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Wondering which trim is right for you?
Our 1993 Isuzu Trooper trim comparison will help you decide.
1993 Isuzu Trooper review: Our expert's take
Versus the competiton:
The Ford Bronco II should have taught Isuzu a lesson-that utility vehicles with short wheelbases may look cute but have a tendency to deliver a rough ride and wobbly handling.
Bronco II was the whirling dervish of utility vehicles until Ford wised up and extended the wheelbase several inches and renamed the machine Explorer. People now standing in line to buy Explorers were the same ones who had been in line to dispose of Bronco IIs. Stability won back buyers.
Yet after an absence of several years, a two-door Trooper is back in 1993 as a companion to Isuzu’s four-door Trooper utility vehicle. Trooper originally had been a two-door-until the U.S. government categorized two-door utilities as trucks, which made them subject to a 25 percent import tax.
Out went the two-door and in came a four-door Trooper, which the governmentcalled a car, subjecting it to only a 2.5 percent import duty.
The four-door Troopers are called the S and SL. The two-door Trooper is called the RS. It’s roomier and more solidly constructed than a Suzuki Samuraior Sidekick or the vehicle Suzuki builds for Chevy, the Geo Tracker. If you slam the door on a Trooper RS, the metal doesn’t shimmy.
Yet Trooper RS (really small?) is built on a 91.7-inch wheelbase and is 166.5 inches long. Isuzu, incredibly, boasts, “The RS is 150 pounds lighter, 17 inches shorter and two doors less conservative than its four-door sibling.”
In an age in which people are looking for more for the money, Isuzu proudlyannounces that buyers are getting less. At a time when people question the safety of mini Samurais and Trackers, Isuzu promotes less size and less weight.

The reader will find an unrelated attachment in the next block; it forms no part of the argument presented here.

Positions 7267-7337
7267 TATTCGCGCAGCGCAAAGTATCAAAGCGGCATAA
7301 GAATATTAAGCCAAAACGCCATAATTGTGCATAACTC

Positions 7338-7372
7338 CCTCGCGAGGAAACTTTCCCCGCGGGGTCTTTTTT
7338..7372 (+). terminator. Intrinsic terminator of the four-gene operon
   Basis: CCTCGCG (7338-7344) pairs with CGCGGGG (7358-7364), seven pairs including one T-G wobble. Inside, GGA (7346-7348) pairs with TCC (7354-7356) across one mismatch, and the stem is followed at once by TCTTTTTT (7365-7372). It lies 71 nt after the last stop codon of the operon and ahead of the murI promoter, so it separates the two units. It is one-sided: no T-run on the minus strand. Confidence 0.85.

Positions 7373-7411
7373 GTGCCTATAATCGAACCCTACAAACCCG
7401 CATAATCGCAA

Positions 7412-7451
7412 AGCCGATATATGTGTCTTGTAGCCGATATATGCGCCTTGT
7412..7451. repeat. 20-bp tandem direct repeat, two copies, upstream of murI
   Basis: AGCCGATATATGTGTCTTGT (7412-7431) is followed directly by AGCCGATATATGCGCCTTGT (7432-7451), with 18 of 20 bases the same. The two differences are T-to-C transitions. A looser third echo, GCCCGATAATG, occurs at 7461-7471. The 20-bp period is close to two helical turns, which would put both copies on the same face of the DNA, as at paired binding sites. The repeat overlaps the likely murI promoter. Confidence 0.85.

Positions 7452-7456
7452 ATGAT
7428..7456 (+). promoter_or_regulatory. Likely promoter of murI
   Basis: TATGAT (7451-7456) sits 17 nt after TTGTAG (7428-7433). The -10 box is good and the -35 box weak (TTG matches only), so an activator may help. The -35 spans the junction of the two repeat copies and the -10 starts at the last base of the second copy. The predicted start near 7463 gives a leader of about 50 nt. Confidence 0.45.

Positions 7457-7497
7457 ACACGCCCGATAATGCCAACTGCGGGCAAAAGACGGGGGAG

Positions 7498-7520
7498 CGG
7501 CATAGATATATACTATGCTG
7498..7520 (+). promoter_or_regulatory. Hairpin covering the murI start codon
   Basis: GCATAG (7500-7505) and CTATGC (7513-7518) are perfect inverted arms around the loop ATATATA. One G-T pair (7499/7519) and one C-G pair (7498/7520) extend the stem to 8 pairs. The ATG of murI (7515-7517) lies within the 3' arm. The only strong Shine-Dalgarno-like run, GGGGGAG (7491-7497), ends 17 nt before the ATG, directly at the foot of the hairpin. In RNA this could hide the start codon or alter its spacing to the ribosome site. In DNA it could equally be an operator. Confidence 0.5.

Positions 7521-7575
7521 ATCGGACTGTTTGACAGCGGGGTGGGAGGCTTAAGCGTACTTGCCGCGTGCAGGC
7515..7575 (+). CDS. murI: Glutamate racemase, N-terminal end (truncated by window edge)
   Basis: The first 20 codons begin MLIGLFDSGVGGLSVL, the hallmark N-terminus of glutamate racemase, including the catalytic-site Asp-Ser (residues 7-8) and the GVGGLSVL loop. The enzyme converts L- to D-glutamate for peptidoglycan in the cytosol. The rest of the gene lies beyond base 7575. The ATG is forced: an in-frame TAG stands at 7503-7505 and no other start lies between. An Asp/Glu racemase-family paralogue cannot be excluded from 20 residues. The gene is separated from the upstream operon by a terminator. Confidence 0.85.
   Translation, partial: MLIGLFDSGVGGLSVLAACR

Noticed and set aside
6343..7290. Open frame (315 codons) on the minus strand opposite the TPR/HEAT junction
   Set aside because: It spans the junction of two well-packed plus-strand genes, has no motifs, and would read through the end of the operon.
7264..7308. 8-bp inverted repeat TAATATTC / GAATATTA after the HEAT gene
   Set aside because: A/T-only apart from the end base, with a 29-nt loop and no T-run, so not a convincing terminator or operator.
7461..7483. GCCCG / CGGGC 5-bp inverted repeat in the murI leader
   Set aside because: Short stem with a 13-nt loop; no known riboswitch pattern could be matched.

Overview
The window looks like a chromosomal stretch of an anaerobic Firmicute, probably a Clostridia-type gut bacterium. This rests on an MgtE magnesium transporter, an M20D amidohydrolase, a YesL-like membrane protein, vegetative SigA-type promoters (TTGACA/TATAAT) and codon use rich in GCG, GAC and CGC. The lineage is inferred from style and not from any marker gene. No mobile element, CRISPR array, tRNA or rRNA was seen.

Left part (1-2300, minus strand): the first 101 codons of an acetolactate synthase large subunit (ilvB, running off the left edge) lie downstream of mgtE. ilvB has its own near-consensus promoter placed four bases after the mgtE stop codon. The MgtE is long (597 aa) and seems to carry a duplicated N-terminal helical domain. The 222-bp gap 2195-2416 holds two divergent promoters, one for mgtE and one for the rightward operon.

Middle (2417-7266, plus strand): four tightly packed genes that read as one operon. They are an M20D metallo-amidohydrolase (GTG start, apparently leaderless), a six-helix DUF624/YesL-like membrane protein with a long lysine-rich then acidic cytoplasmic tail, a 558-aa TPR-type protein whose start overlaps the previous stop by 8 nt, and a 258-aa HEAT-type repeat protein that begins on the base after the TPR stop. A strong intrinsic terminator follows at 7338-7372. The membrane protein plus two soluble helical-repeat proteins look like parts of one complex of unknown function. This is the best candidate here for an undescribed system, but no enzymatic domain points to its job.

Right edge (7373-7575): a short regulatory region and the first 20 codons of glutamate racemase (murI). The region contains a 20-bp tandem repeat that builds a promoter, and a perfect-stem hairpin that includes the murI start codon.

The return of the two-door Trooper also is puzzling because of the 3.2-liter, 190-horsepower, 24-valve V-6 under the hood. With a short wheelbaseand higher stance to allow extra ground clearance for four-wheel drive, the two-door Trooper suffers from the same raised-center-of-gravity handling woes as the old Bronco II. The high-performance engine compounds the problem.
Gas-pressurized shocks help reduce some of the road harshness, but you still don’t want to take corners at speed.
It’s obvious Isuzu went the two-door, high-performance-engine route to attract youths who like the concept of a small four-wheeler such as Sidekick or Tracker but want more oomph to get to the beach more quickly.
The Trooper RS may move lively, but with a 15 m.p.g. city/17 highway mileage rating with the standard five-speed manual, you probably will stop often as well-to refill the tank. Rear-wheel anti-lock brakes ensure that while those pit stops may be frequent, at least they’ll be conducted in a straight line regardless of road surface.
Because it’s subject to the 25 percent duty, the two-door Trooper carries ahefty sticker price. Base is $22,350 for the four-wheel-drive RS. Standard equipment includes automatic locking hubs (shift into four-wheel high or low an d pull the vehicle forward for them to engage); limited-slip differential; power brakes and steering; AM-FM stereo with cassette, six speakers and a power antenna; tilt steering column; variable-speed wipers; rear-window wiper,washer and defogger; all-season radials; spare-tire cover; carpeted mats, aluminum-alloy wheels; body-colored bumpers; mud flaps; air conditioning; dual, heated electric mirrors; power windows and door locks; cruise control; and headlamp washers and wipers. No air bag is available.
The only option offered is a compact disc player at $550. With the $369 freight charge, the sticker on our test vehicle reached $23,269, which might send some youths into the Isuzu showroom, only to have their parents make tracks for a larger Explorer, Chevrolet Blazer or Jeep Grand Cherokee in the same or even lower price range.